Modern discourse in an age of technological dominance and endless change has a propensity to obscure more than it clarifies. It has evolved in forms that direct social, political, ethical, moral discourse in set directions, within the bounds of certain forms of media, methods of communication, and types of messaging. If we decline to participate, then we lose a large part of the ability to be heard. But what is the cost of participation? We tend to increase the screens, the veils that surround us. Although, as humans sent down from a higher reality to a lower material one (“Indeed, We created humans in the highest stature, then rendered them to the lowest of the low” (Qur’an 95: 4-5)), we are already veiled from the underlying reality of existence – instead of doing the difficult work of piercing those veils, we spend much of our time adding to the curtains that already engulf us. Whether these are in the form of technological screens and television/social media/entertainment platforms that engulf our time and attention with trivialized versions of discourse and which capture our egos almost without our realizing, or in the form of endlessly debated and discussed topics online that never truly resolve.
We end up living half-lives in a kind of semi-hypnotized state, daily taking in a vast flood of information little of which feels worthwhile but which nevertheless sweeps us along in its path. Caught in the floodwaters of modernity, we don’t know where the flood is heading, and so whatever we say, however we engage with others seems to make little difference. Whatever we do individually, we’re still carried along by the floodwaters.
It’s the one who stands on the shore who is safe from this and who maybe can free themselves from modern veils. I think the problem is that many of us enjoy being caught up in the flood. These new media platforms have become the modern means to communicate. Whereas the ancient Egyptians communicated in hieroglyphs, we do it through memes, brief videos, short quotes, and sharing these around as if there is some treasure of real value contained in these – and we rarely engage deeply with these to examine the worth of what we consume. We consume and move on to consume the next item, and the next, and the next, and so on – carried by the flow. We’re entrapped but, in a sense, don’t want to give up being entrapped because that can feel isolating. It’s not easy to be the one who remains on the shore.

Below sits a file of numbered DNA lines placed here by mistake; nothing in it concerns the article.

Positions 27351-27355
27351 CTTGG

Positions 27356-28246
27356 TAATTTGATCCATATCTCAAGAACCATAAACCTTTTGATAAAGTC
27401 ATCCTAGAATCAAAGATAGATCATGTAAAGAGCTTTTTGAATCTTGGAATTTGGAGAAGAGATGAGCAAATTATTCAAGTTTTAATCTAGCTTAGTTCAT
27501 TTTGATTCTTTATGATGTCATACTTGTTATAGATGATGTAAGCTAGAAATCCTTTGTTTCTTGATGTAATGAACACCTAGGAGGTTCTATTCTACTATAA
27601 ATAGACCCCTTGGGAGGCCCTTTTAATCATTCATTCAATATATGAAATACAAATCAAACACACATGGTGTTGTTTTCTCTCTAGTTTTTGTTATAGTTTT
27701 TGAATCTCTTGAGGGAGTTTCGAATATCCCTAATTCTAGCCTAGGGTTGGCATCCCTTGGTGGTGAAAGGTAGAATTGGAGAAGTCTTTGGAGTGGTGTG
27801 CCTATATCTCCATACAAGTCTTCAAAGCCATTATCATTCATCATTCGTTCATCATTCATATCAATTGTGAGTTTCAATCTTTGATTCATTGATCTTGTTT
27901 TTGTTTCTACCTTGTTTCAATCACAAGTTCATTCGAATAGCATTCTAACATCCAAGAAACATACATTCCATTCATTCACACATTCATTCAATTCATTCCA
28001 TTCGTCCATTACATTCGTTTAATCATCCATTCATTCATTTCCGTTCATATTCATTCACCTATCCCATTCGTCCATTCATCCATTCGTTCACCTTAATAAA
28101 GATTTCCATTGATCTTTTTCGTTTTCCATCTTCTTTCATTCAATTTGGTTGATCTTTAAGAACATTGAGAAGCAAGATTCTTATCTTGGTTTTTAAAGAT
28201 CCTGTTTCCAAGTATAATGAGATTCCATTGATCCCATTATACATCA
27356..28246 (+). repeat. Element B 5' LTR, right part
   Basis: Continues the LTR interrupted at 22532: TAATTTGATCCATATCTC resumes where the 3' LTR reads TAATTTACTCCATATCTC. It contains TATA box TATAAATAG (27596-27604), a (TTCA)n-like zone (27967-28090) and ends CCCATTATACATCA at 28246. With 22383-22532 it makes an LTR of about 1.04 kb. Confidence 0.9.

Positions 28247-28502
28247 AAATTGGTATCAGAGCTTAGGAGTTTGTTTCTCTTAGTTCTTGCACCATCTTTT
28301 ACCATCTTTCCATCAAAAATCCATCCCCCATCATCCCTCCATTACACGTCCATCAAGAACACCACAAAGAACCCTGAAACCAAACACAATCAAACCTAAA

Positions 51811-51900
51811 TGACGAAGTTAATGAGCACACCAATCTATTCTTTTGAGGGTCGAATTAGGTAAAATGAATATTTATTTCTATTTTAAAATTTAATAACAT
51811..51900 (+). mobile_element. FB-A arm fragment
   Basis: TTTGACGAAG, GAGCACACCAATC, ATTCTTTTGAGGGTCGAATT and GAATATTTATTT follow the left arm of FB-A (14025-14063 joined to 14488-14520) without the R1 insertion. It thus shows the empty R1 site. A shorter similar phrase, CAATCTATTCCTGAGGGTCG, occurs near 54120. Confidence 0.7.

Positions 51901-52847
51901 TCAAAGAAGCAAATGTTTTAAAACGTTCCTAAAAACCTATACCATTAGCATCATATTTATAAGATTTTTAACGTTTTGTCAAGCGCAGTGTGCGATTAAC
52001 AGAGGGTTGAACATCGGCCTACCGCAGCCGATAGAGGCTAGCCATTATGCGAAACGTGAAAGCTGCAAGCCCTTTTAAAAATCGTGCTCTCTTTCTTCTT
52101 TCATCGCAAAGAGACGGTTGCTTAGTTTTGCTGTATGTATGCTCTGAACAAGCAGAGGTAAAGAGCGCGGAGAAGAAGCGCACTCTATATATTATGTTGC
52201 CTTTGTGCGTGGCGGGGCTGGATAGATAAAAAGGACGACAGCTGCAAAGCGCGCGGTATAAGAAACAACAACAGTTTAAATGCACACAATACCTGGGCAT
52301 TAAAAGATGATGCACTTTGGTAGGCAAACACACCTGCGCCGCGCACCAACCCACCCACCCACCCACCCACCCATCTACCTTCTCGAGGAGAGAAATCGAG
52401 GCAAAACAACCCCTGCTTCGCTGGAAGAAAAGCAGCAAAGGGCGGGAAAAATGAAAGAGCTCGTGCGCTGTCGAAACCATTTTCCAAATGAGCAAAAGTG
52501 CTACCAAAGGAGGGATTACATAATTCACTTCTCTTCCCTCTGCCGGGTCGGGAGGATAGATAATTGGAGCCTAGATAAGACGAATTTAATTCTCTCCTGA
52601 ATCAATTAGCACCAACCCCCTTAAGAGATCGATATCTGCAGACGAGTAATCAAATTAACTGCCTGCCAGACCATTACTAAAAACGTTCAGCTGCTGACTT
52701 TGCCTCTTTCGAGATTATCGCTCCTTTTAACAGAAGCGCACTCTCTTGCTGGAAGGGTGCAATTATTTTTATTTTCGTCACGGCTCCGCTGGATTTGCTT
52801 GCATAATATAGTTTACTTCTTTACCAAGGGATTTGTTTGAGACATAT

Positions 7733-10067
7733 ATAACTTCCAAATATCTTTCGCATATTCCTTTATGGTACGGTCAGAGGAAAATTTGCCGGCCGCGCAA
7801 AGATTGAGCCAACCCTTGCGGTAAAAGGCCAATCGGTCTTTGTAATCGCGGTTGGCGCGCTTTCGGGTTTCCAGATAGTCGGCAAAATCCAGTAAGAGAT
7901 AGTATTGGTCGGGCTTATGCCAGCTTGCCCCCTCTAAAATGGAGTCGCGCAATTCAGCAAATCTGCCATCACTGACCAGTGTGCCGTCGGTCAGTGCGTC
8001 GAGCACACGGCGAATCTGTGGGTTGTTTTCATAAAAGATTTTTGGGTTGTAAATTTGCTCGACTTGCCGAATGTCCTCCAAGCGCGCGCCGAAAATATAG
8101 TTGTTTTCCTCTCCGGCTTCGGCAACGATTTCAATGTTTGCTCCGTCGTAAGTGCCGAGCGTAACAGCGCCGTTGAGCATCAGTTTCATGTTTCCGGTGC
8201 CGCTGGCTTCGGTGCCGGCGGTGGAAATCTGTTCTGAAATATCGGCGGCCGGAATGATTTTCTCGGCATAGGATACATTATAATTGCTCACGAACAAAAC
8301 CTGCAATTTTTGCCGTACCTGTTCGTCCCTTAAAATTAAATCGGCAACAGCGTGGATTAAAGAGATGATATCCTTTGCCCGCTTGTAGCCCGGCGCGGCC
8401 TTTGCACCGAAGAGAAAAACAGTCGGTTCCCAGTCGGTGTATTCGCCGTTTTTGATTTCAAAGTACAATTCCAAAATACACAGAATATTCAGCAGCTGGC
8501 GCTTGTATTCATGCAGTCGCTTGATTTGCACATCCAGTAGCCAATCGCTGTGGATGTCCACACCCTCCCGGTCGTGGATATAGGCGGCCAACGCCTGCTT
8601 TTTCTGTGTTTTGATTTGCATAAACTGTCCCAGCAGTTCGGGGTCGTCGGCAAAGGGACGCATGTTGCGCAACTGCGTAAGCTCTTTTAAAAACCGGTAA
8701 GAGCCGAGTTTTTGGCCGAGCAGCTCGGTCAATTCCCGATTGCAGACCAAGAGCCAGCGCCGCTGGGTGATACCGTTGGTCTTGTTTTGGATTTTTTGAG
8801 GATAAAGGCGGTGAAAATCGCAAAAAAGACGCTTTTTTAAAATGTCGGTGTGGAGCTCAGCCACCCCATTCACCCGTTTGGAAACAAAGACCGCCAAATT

Our aql, the profound intellect spoken of in the Qur’an and by the Prophet is dormant within most of us. Our hearts (referring to the core of our true consciousness), which allows us to deeply understand and evaluate ourselves is wrapped in layers and layers of self-imposed and societal and technological veils. Our heart’s eye is closed to inward reflection and to the underlying reality of existence. We are more heavily veiled from ourselves than we imagine. And the desire and ability to raise ourselves above our self is diverted.
Perhaps we have to unlearn much of what we have accumulated and accepted. Modern discourse has a certain mental agility, speed, and cleverness to it, which has an attractive power. But it tends, even in the case of some Muslim discourse, to resemble a profane thought process, using profane methodologies, and so possible benefits are undone. Such discourse has been likened by some to “the antics of a monkey that is chained to a post.” Amusing, entertaining, engaging, superficially captivating, but going nowhere worthwhile.